Performs the sequence of pattern modification operations, if 'kind' is
FcMatchPattern, then those tagged as pattern operations are applied, else
if 'kind' is FcMatchFont, those tagged as font operations are applied.
FcPattern *FcFontMatch (FcConfig *config, FcPattern *p, FcResult *result)
Returns the font in 'config' most close matching 'p'. This function
should be called only after FcConfigSubstitute and FcDefaultSubstitute have
been called; otherwise the results will be less useful.
FcFontSet *FcFontList (FcConfig *config, FcPattern *p, FcObjectSet *os)
Selects fonts matching 'p', creates patterns from those fonts containing
only the objects in 'os' and returns the set of unique such patterns.
char *FcConfigFilename (const char *name)
Given the specified external entity name, return the associated filename.
This provides applications a way to convert various configuration file
references into filename form.
A null or empty 'name' indicates that the default configuration file should
be used; which file this references can be overridden with the
FC_CONFIG_FILE environment variable. Next, if the name starts with '~', it
refers to a file in the current users home directory. Otherwise if the name
doesn't start with '/', it refers to a file in the default configuration
directory; the built-in default directory can be overridden with the
FC_CONFIG_DIR environment variable.
.SS Initialization
These functions provide some control over how the library is initialized.
FcBool FcInitConfig (void)
Initializes the default configuration using the default configuration file
FcBool FcInitFonts (void)
Initializes the set of fonts available in the default configuration
FcBool FcInit (void)
Calls FcInitConfig and FcInitFonts to completely initialize the default
.SS FreeType specific functions
.B #include <fontconfig/fcfreetype.h>
While the fontconfig library doesn't insist that FreeType be used as the
rasterization mechanism for fonts, it does provide some convenience
FT_UInt FcFreeTypeCharIndex (FT_Face face, FcChar32 ucs4)
Maps a Unicode char to a glyph index. This function uses information from
several possible underlying encoding tables to work around broken fonts.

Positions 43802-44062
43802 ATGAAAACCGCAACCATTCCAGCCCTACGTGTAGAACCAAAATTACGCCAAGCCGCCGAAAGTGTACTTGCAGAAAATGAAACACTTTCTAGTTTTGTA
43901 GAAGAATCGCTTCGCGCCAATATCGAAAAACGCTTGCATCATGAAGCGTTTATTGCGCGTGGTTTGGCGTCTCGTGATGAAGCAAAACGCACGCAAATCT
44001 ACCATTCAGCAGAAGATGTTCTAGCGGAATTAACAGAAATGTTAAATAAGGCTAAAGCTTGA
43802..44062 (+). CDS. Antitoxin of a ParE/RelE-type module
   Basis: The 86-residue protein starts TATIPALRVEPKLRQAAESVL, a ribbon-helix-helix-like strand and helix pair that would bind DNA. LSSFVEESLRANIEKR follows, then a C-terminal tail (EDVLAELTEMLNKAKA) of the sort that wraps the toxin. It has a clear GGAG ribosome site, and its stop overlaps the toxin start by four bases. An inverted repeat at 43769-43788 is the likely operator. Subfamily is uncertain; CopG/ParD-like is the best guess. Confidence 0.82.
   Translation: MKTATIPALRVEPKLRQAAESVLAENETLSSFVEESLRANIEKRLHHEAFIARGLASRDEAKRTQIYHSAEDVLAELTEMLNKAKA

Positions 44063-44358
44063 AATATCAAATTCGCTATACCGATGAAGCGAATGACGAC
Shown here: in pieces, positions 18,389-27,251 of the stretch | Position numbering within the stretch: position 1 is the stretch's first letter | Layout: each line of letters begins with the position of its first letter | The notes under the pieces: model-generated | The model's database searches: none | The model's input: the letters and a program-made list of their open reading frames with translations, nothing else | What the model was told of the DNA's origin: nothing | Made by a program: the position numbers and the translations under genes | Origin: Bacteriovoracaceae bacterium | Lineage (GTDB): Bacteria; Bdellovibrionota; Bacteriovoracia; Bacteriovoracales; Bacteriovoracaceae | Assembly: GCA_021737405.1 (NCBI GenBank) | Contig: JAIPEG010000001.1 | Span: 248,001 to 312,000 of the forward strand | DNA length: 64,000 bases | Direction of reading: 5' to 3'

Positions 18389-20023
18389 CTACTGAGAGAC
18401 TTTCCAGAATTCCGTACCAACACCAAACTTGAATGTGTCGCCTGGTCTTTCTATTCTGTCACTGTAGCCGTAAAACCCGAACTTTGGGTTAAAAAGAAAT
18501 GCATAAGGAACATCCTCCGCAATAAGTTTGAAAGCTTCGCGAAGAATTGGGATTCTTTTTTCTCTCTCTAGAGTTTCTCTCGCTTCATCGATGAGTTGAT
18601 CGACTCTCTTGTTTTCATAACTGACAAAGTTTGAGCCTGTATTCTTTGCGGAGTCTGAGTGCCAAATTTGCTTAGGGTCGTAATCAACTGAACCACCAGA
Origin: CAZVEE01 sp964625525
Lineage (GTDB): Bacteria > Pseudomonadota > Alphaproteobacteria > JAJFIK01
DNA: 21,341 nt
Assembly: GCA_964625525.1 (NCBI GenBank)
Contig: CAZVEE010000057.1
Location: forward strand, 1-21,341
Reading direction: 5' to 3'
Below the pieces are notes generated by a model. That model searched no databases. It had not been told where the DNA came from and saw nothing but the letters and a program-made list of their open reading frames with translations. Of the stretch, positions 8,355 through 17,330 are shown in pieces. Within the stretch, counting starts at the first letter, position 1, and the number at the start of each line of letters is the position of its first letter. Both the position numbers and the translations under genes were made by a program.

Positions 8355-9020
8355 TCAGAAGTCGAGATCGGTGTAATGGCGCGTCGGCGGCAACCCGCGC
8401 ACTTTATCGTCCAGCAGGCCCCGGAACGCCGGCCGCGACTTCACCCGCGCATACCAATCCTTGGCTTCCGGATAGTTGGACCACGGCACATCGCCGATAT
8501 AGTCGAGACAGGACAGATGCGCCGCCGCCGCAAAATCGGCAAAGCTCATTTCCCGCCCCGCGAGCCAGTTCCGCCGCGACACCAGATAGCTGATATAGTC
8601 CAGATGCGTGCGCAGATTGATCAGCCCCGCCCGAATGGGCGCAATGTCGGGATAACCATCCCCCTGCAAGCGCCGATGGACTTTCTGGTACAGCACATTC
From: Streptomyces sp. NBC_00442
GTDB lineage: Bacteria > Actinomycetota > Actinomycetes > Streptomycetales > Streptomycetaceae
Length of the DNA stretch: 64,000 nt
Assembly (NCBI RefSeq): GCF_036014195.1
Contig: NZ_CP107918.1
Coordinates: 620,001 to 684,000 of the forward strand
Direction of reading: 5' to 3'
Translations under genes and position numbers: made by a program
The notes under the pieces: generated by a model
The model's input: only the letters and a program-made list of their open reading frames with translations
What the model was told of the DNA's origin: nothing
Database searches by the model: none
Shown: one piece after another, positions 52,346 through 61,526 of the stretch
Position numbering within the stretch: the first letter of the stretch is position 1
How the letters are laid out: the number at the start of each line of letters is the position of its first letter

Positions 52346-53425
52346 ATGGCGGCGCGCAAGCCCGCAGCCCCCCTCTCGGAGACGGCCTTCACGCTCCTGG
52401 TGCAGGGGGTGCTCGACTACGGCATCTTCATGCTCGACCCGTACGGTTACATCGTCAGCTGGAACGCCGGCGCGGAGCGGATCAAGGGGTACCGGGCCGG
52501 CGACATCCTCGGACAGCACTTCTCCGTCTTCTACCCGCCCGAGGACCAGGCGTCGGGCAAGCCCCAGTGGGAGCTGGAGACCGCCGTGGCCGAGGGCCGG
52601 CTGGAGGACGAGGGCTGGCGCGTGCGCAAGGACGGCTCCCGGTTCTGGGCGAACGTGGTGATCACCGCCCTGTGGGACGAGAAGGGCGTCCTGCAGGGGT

As a result, this function isn't designed to be used in performance
sensitive areas; results from this function are intended to be cached by
higher level functions.
FcCharSet *FcFreeTypeCharSet (FT_Face face, FcBlanks *blanks) Scans a
FreeType face and returns the set of encoded Unicode chars. This scans
several encoding tables to build as complete a list as possible. If
'blanks' is not 0, the glyphs in the font are examined and any blank glyphs
not in 'blanks' are not placed in the returned FcCharSet.
FcPattern *FcFreeTypeQuery (const char *file, int id, FcBlanks *blanks, int *count)
Constructs a pattern representing the 'id'th font in 'file'. The number
of fonts in 'file' is returned in 'count'.
.SS XML specific functions
.B #include <fontconfig/fcxml.h>
These functions expose the libxml2 datatypes used for font configuration.
xmlDocPtr FcConfigLoad (const char *file)
Loads a configuration file mapping 'file' into a filename with
FcConfigFilename. This doesn't load a complete configuration as any
include files referenced from 'file' will not be loaded.
FcBool FcConfigParse (FcConfig *config, xmlDocPtr doc)
Walks the given configuration and constructs the internal representation in
'config'. Any include files referenced from within 'doc' will be loaded
with FcConfigLoad and also parsed.
.SS File and Directory routines
FcBool FcFileScan (FcFontSet *set, FcFileCache *cache, FcBlanks *blanks, const char *file, FcBool force)
Scans a single file and adds all fonts found to 'set'. If 'force' is FcTrue,
then the file is scanned even if associated information is found in 'cache'.
FcBool FcDirScan (FcFontSet *set, FcFileCache *cache, FcBlanks *blanks, const char *dir, FcBool force)
Scans an entire directory and adds all fonts found to 'set'. If 'force' is
FcTrue, then the directory and all files within it are scanned even if
information is present in the per-directory cache file or 'cache'.
FcBool FcDirSave (FcFontSet *set, const char *dir)
Creates the per-directory cache file for 'dir' and populates it with the
fonts in 'set'.
.SS String utilities
int FcUtf8ToUcs4 (FcChar8 *src, FcChar32 *dst, int len)
Converts the next Unicode char from 'src' into 'dst' and returns the number
of bytes containing the char. 'src' nust be at least 'len' bytes long.
int FcUcs4ToUtf8 (FcChar32 src, FcChar8 dst[FC_UTF8_MAX_LEN])
Converts the Unicode char from 'src' into 'dst' and returns the
number of bytes needed to encode the char.
FcBool FcUtf8Len (FcChar8 *src, int len, int *nchar, int *wchar)
Counts the number of Unicode chars in 'len' bytes of 'src'. Places that
count in 'nchar'. 'wchar' contains 1, 2 or 4 depending on the number of
bytes needed to hold the largest unicode char counted. The return value
indicates whether 'src' is a well-formed UTF8 string.
int FcUtf16ToUcs4 (FcChar8 *src, FcEndian endian, FcChar32 *dst, int len)